When you work with Lars, you try things and do whatever you want and it’s his job to put it together so you’re not too concerned about how he’s going to use it.

Were you aware there was so much humour?

Stellan Skarsgard: I knew it was very funny and Uma’s is one of the funniest scenes I’ve ever read. He’s a very funny man. You’ve got to learn to laugh at him a lot more.

What is the difference between the two cuts?

Louise Vesth: It’s the first volume that we show here at the Berlinale. We haven’t announced yet when we will show the second volume on the long version. You will have to wait and see.

Will it be in Cannes?

Louise Vesth: We don’t say that. I guess you all saw the t-shirt so I don’t know.

A question for Shia and Stacy. When you got involved in this project knowing there would be a lot of sex scenes, were you afraid it would be too much or were you completely confident in Lars Von Trier. A second question, there is a lot of talk about this film being about a Nymphomaniac. Do you think our societies are too conservative about sex in the movies?

 [Shia gestures to Stacy]

Stacy Martin: I really trusted Lars and I’ve always really loved his films so the sex scenes for me were part of the film. I trusted Lars so immediately it makes the job much easier. I talked to Shia a bit before. It wasn’t like: “Oh hi, we’ve never met. Okay, let’s get naked.” No.

So there was a lot of discussion and preparation so at the end of the day you end up just actually wanting to start filming because there’s so much talk and so much worry around it that you’re just kind of sick of talking about it. You just want to do the scene to honour the film, to honour Lars and for me that’s what is important as an actress.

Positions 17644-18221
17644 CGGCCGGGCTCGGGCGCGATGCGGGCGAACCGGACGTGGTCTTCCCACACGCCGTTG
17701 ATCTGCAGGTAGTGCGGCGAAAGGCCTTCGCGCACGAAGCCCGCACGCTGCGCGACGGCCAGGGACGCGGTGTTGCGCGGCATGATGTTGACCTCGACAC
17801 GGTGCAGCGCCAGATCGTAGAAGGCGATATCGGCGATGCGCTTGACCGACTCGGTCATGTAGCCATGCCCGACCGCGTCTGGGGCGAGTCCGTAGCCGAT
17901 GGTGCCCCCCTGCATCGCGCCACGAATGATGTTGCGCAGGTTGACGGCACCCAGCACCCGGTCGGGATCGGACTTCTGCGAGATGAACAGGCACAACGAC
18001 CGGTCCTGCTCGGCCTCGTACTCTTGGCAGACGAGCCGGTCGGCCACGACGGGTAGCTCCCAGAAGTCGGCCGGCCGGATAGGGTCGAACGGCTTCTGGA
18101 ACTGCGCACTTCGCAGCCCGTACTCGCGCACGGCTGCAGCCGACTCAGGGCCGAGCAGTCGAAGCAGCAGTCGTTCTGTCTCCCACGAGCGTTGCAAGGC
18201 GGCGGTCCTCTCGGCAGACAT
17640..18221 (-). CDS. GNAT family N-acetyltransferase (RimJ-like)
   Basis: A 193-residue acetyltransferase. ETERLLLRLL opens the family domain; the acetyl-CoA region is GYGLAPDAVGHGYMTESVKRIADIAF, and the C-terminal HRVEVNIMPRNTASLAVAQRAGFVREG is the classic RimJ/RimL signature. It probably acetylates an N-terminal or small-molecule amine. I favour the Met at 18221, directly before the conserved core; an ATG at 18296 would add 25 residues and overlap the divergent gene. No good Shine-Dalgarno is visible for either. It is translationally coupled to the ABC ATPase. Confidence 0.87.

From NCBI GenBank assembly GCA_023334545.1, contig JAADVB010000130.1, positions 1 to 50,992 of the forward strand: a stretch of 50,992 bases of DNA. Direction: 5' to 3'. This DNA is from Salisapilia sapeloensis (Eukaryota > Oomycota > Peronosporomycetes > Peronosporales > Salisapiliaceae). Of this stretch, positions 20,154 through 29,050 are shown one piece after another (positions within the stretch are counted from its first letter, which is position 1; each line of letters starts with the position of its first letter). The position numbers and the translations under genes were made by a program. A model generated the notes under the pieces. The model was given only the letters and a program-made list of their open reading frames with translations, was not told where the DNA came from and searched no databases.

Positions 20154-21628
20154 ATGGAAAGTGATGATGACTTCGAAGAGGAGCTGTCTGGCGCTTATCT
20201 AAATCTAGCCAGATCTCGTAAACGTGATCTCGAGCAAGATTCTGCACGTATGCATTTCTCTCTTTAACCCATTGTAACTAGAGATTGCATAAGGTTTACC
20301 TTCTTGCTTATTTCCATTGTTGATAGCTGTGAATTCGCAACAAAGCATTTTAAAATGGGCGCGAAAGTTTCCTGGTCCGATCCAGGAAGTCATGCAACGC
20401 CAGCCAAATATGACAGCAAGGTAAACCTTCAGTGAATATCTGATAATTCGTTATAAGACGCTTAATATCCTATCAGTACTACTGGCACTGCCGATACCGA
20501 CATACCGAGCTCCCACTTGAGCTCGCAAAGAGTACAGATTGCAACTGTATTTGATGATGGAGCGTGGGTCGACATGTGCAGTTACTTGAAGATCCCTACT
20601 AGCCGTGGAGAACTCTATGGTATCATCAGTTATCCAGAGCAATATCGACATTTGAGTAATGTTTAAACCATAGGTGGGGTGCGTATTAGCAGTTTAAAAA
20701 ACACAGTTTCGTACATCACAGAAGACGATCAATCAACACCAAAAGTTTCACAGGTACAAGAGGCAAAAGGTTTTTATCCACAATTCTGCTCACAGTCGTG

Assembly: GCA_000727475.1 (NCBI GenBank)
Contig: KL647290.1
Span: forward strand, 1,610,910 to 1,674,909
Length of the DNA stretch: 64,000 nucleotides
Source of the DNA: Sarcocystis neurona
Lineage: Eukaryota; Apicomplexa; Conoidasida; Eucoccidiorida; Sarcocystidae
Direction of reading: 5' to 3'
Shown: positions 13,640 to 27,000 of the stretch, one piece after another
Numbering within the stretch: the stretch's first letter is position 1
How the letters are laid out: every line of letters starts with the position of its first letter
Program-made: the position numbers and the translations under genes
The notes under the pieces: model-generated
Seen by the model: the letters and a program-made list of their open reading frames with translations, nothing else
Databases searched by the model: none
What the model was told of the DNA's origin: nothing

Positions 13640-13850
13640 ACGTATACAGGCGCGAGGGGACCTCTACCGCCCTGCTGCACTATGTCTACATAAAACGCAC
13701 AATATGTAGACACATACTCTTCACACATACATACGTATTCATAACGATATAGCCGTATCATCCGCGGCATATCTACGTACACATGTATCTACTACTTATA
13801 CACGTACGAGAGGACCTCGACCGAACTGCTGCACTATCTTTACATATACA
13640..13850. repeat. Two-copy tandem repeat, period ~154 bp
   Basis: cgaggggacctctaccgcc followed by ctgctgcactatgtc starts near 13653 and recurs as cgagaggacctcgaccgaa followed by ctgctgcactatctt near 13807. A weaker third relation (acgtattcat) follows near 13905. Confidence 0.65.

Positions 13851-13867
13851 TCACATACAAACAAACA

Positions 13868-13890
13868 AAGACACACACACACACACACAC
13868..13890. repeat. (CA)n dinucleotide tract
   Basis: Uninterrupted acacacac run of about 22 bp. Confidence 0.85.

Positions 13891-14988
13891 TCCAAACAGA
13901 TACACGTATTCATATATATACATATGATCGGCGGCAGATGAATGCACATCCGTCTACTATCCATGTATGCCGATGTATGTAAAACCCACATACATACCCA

Shia LaBoeuf: When the seagulls… [take a big swig of water] follow the trawler it is because they think sardines will be thrown into the sea. Thank you very much. [Walks off stage]

How were you pushed out of your comfort zone?

Christian Slater: Oh, me? Obviously, the script is packed with a lot of, er…

Uma Thurman: Sardines! [laughs]

Christian Slater: Sardines! Yeah. Brilliant. I took the key, twisted it and all was revealed. One sardine after another. It quelled the fears and anxieties and I was fulfilled. There we go. There we go. [laughs]

The comfort zone. First of all, I hadn’t been on a set like this before where the director was in utter command of every department and I felt so completely safe in his hands. From the first moment I sat down and had dinner with Lars, I was in the actor comfort zone.

I felt him to be a very genuine person, very real. I could tell just by looking at him and talking to him that he had a very sensitive soul. For an actor that is the greatest gift – to get the opportunity to work with someone like that, who understands what it’s like to be an actor and to be put in sometimes uncomfortable, uncompromising situations and know that you’re there with someone who gets it and has a very kind heart.

Stacy Martin: I’ve talked too much already. You go.

Stellan Skarsgard: You talk about the actors comfort zone. Usually when you mention the comfort stain within the comfort zone it means you’re lazy as an actor and don’t take any risks. But the thing with Lars is that you feel really confortable and safe with him which makes it possible for you to take risks.